February 4, 2016

By: Sonya Francis

If you’ve taken a yoga class before, you may have seen someone quietly rolling up their yoga mat and gathering their things at the end of class, just before savasana (full relaxation pose). While some may be leaving for other obligations, many find those last 7-10 minutes of class downright difficult. As a yoga instructor, I realize some of the class may be making grocery lists, to do lists, or a things-to-worry-about lists in their head during this time: not relaxing. Relaxation can be hard to indulge in when those lists wait outside the door. With that being said, those minutes are some of the most physically as well as mentally valuable moments of class.

Unfortunately, heart disease is the number one killer among both men and women, and in order to take care of our hearts we have to understand them. People that are more prone to hostility, success driven, or extremely schedule orientated tend to be more at risk for heart attacks. These behaviors are commonly known as type A behaviors. If this sounds familiar, having a hard time relaxing during savasana probably does too. All in all, if savasana seems difficult, then we just need to practice it more.

In honor of heart health month let’s shed some light on what exactly the practice of yoga does for our hearts. Many people start taking yoga as a form of physical exercise. If practiced with intensity the heart rate will speed up causing the yogi to reduce risk of a heart attack. Yet, the true gold mine of yoga is the stress relief. With stress reduction will come a spiral effect of other healthy decisions, one of them being weight loss. In other words, lowering the amount of cortisol, the stress hormone, in the body will then cause the body to decrease eating desires as well as keeping fat from remaining on the tummy area. Fat in the abdominal area will in fact create resistance to insulin, which will then raise blood sugar, and continue to increase the risk of heart disease. In other words, enjoying the last 7-10 minutes of class during savasana can actually lower stress levels enough to also lower cortisol, which will then make it easier to not only lose weight but also make the heart happy!

Practicing yoga is a wonderful, healthy, natural way to create a more optimistic life for oneself. Happiness in itself is paramount to creating a fit, full life with ease.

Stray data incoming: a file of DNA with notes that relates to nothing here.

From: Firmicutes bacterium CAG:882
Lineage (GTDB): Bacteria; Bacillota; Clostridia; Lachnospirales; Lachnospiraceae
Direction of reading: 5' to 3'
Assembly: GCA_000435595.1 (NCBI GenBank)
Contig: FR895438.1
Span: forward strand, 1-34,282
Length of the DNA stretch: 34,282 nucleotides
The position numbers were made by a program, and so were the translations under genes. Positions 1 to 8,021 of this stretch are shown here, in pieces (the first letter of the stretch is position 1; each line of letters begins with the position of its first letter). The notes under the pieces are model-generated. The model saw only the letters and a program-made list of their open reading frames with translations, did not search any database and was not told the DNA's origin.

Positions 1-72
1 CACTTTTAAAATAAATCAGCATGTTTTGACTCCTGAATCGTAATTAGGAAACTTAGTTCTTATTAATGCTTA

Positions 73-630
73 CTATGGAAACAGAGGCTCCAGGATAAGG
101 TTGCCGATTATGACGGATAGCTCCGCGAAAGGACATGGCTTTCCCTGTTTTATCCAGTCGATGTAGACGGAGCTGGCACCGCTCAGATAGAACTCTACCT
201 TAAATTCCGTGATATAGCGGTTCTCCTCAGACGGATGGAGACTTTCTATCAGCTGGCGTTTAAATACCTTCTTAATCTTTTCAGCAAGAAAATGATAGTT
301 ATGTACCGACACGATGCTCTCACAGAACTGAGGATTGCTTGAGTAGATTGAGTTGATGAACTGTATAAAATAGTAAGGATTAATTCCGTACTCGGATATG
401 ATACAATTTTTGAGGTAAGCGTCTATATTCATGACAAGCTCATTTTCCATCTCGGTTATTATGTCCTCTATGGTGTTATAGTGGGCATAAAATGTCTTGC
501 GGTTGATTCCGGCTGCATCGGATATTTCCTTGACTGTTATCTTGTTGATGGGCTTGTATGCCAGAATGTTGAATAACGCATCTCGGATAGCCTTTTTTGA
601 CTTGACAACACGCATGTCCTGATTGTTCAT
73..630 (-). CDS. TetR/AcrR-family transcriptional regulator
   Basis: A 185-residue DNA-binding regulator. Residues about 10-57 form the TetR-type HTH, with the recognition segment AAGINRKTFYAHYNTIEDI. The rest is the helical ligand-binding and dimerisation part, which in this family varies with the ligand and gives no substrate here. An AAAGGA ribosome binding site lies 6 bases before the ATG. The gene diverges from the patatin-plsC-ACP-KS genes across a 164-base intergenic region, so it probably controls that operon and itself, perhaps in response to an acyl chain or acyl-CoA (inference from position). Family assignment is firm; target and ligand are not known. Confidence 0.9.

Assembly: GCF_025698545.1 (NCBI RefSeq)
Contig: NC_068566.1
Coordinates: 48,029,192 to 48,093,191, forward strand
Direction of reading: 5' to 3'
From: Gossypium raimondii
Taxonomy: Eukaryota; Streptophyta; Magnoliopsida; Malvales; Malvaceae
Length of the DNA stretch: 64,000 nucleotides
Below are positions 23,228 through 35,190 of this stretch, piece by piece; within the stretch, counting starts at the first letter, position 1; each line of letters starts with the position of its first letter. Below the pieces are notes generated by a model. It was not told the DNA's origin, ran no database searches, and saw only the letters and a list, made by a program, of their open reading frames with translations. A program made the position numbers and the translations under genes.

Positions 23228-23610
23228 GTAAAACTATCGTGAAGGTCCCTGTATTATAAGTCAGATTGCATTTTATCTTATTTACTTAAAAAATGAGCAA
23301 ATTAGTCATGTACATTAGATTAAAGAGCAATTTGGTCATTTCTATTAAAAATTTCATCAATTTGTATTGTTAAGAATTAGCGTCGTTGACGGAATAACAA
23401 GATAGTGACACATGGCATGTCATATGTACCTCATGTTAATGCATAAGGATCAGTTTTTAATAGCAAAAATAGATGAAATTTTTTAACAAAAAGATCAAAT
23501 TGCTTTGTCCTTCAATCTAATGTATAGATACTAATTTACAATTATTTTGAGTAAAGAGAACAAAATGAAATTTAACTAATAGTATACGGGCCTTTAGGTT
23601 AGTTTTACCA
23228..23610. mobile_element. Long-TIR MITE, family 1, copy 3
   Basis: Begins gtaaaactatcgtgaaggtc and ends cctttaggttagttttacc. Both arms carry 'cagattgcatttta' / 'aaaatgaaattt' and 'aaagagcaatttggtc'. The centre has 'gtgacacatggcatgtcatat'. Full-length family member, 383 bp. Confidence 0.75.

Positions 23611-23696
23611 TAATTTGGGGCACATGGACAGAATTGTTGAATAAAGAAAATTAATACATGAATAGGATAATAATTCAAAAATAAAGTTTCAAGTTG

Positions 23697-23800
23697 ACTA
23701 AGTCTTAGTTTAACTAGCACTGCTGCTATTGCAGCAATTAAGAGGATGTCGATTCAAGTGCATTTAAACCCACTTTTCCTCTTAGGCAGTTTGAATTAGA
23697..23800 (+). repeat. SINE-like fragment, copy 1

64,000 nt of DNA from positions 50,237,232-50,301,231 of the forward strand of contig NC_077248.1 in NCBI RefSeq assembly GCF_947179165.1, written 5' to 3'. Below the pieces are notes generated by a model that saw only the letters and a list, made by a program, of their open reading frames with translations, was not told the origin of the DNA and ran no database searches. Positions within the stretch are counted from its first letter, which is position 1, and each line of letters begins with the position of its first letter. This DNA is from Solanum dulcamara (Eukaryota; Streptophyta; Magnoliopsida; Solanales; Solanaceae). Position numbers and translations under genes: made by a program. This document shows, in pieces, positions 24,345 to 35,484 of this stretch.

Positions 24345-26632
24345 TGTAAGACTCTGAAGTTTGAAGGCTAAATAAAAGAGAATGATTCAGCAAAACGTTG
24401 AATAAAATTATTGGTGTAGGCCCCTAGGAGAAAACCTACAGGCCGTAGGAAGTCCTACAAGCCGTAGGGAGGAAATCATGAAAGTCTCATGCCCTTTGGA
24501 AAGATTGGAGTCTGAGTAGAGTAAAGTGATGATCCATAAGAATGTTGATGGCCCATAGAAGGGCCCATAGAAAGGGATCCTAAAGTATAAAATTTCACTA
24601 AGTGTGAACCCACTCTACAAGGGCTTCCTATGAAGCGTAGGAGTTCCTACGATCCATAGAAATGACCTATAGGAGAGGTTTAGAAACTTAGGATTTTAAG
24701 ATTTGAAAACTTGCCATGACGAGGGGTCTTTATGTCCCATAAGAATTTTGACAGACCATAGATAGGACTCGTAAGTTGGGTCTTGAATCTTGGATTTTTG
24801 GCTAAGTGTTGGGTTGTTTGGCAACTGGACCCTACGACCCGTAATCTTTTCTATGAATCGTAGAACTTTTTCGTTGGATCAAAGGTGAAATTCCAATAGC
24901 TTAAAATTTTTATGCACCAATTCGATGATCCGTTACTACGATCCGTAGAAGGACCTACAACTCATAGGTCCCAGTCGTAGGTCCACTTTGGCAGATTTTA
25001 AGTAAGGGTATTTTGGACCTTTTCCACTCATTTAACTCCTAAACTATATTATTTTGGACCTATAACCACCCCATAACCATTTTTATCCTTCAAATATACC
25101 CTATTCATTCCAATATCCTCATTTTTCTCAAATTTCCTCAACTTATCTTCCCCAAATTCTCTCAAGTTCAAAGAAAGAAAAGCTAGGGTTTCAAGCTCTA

For more, try these other delightful heart healthy tips:

-Add more omega-3 fatty acids to the diet to fight inflammation (ex: salmon or flaxseeds)

-Always more fruits and veggies! These foods contain phytochemicals (bioflavonoids and antioxidants) that fight heart disease.

-H2O. H2O. H2O.

Source: Timothy McCall’s “Yoga As Medicine.”


January, 12 2016

By: Lisa Kent

Behind her step (and on, around or over the top), wearing the latest lululemon color-coordinated outfit, hair in a ponytail, mic on, music cued up, you’ll find Sara McGuire in her happy place. 11 years ago she wasn’t quite so sure. Just an hour into BODYSTEP® training she thought, “there is no way I’ll be able to teach this class. It’s just too hard.” Well, she was wrong. She’s been teaching BODYSTEP® ever since. Not only that, it has become her favorite class; it makes her happy. And when Sara is happy, her participants are happy; she rocks her classes and gives them workouts that are super fun and intensely challenging.

Sara loved BODYSTEP® so much that when she came to Wilson’s 9 years ago, she proposed adding the licensed program to the schedule, pitching her skills and the allure of the class to management. With permission to demo the program for 3 months on the condition that if it didn’t fly, it wouldn’t stay, she was told, “A lot of people come to us with big ideas and within a few months, they’re gone. Let’s just see how long this lasts.” And that was the beginning of a revolution in group fitness at Wilson’s. More and more programs were added. New instructors were trained. Special events were held that built enthusiasm and excitement for group fitness. And participation exploded. We are all happy Sara loves BODYSTEP®!